This article is part of our weekly series on how to manage cybersecurity risk for businesses. If you'd like to download the complete 8-point guide, click here to sign up and get the entire guide for free!
This week, we'll discuss how to make sure your SMB clients have secure accounts and passwords. We discuss the various types of multi-factor authentication, the dangers of password reuse, and how to use password managers to protect sensitive account information.
In the discussion about Strategy, we mentioned that 95% of all intrusions start with email phishing attacks. There are two general ways that attackers use email-based attacks to break into companies, and the 4th and 5th controls of this guide will cover how to protect businesses from each of these "attack vectors." One of the most common ways that we see attackers get access to user accounts is by creating a phishing email that leads the victim to a website that looks just like a site they log into, like their online email system (e.g. Office365, Google, or similar), bank account, or other web-based application. Once the user puts their credentials (username and password) into the bogus site, the attacker redirects them to a fake error page, and the user is left to ponder what happened. In the meantime, the attacker is springing into action to log into their account and steal data, add forwarding and deletion rules, and other malicious activity.
This is just one example of how account compromise occurs. The lesson remains the same: account information can be stolen, so it requires additional protection. The most effective way to do this today is by enabling Multi-Factor Authentication (or MFA). MFA requires more than just a username or password. For example, the username/password is coupled with a code that gets sent to the user as an SMS text message when they try to log in, or it is a pre-shared key generated code that is provided as an app on their smartphone. That way, even if an account's username and password get compromised, the bad guys can't use them without the MFA token or passcode.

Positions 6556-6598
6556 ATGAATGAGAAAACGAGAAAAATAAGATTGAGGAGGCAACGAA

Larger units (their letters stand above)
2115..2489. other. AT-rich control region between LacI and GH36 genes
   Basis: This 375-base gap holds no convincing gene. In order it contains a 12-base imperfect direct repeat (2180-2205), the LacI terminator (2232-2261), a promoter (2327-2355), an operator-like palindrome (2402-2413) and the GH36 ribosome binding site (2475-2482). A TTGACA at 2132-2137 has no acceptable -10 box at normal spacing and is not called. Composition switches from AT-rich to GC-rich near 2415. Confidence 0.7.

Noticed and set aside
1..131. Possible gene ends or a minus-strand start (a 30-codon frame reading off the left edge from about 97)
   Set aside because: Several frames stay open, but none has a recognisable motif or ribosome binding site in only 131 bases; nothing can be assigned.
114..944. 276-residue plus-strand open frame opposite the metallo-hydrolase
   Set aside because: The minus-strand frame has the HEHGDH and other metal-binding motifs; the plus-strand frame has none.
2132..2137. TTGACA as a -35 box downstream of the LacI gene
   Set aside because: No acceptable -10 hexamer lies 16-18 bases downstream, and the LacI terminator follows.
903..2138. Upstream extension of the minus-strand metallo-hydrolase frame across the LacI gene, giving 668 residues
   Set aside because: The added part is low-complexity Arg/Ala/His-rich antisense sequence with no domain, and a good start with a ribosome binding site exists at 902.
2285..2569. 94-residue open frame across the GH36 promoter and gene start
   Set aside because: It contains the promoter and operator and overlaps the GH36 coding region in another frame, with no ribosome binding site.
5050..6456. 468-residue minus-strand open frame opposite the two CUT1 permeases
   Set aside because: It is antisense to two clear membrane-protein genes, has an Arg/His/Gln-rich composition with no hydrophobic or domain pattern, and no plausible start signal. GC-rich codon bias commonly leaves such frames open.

In addition to securing internet-accessible accounts with MFA wherever possible, using a password manager to keep track of multiple username and password combinations is highly recommended. Password managers usually work by having an MFA-enabled master account that users log into in order to gain access to all their other account usernames and passwords. By using a password manager, users can ensure that they are able to have strong and unique passwords for each account they have to manage, and not have to worry about forgetting the username/password combination.
Finally, password complexity should be enforced across all user accounts. Attackers are using several different methods to find accounts with weak passwords and gain access to systems protected by them. A good rule of thumb for setting password complexity requirements is to make sure passwords are at least 8 characters in length, include upper- and lower-case, and numbers or special characters.
Here are some important rules of thumb when it comes to securing user accounts:
MFA Must Be Enforced Across Cloud-Based and Remote User Accounts